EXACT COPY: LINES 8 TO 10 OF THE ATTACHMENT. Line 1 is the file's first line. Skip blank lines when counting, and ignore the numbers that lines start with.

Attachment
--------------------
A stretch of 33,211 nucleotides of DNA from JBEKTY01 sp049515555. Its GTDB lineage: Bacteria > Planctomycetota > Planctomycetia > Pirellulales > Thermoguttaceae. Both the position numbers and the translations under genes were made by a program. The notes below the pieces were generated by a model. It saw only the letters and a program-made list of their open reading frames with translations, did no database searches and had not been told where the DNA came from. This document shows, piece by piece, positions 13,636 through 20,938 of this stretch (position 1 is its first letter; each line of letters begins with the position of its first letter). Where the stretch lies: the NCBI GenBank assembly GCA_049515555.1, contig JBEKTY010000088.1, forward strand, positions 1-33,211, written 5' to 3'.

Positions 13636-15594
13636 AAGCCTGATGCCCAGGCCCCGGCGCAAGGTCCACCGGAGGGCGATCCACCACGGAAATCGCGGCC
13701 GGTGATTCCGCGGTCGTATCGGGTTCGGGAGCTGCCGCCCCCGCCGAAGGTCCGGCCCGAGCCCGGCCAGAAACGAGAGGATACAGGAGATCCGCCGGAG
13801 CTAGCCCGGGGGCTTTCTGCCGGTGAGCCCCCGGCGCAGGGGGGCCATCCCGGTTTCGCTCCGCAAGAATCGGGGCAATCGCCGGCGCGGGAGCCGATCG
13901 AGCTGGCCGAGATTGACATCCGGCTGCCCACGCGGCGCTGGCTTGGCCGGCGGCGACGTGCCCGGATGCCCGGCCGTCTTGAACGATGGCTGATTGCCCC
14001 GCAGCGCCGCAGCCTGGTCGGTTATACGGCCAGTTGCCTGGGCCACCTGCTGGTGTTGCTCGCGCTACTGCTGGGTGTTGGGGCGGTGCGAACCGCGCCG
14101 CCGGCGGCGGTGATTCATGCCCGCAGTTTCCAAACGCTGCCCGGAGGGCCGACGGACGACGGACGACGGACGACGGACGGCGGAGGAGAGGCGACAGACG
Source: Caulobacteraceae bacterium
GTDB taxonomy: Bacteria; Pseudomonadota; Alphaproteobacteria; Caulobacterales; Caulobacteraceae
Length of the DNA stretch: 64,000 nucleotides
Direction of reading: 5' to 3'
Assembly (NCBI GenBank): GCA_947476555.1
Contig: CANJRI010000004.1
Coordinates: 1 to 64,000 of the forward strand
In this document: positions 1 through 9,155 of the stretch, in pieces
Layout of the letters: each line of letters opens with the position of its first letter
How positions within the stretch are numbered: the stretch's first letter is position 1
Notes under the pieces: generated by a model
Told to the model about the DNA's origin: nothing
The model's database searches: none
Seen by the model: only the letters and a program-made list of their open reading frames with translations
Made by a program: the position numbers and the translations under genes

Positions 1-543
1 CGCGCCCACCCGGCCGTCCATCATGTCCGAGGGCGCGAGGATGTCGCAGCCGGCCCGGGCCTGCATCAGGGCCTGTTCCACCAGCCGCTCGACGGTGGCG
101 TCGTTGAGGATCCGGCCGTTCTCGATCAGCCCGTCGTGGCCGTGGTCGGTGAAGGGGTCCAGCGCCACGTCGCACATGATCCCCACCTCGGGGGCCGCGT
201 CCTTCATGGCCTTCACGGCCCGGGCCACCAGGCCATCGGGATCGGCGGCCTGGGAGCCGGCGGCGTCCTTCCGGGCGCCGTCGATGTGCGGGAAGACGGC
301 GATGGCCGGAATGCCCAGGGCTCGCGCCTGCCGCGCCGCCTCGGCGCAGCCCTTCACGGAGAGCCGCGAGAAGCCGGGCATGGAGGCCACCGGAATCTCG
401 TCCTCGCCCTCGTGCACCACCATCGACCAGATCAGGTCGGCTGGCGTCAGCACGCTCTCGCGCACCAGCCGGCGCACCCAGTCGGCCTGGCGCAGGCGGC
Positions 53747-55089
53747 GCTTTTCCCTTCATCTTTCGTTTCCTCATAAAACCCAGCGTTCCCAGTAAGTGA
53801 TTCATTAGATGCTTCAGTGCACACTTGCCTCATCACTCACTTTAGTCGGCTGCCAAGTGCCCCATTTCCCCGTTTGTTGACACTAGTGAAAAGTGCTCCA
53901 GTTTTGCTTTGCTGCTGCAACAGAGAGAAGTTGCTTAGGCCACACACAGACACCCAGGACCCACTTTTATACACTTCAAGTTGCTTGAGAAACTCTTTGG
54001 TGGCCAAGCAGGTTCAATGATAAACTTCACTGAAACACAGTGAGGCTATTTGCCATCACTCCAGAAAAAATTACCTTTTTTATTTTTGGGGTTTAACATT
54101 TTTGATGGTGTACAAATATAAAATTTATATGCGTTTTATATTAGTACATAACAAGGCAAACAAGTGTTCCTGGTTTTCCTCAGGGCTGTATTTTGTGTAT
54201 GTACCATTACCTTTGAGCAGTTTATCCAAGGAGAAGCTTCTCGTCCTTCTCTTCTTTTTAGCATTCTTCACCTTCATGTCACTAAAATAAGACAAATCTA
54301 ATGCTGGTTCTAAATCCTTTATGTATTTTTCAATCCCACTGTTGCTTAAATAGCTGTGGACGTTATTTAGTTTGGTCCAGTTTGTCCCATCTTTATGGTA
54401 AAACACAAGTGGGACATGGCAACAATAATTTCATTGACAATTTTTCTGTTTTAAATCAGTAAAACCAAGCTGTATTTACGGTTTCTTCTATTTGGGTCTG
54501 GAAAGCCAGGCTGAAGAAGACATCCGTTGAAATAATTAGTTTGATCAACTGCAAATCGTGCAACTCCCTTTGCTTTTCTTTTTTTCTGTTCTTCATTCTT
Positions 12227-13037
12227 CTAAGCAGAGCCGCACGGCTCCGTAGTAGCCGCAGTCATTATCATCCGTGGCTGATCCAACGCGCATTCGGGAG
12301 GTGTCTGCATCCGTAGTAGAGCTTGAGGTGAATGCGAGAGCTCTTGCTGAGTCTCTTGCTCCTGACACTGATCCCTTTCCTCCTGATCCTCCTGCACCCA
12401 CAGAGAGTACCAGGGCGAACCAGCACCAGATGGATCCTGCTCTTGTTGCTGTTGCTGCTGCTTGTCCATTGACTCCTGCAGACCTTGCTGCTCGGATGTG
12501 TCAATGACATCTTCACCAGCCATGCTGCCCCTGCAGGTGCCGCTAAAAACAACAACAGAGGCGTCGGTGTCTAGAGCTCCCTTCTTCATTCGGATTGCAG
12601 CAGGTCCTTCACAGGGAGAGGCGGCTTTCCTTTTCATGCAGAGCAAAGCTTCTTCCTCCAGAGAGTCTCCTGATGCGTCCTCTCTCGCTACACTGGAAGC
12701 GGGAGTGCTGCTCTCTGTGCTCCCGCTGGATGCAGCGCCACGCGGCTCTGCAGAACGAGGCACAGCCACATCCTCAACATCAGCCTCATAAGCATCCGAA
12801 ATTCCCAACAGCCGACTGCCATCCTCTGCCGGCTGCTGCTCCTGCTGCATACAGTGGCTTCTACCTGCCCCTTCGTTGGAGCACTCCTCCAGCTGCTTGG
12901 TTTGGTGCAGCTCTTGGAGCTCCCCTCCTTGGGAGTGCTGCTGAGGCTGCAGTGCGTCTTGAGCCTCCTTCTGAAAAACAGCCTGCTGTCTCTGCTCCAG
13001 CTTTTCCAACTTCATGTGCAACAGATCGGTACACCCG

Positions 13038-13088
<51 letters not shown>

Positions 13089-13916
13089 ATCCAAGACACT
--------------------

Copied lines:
14101 CCGGCGGCGGTGATTCATGCCCGCAGTTTCCAAACGCTGCCCGGAGGGCCGACGGACGACGGACGACGGACGACGGACGGCGGAGGAGAGGCGACAGACG
Source: Caulobacteraceae bacterium
GTDB taxonomy: Bacteria; Pseudomonadota; Alphaproteobacteria; Caulobacterales; Caulobacteraceae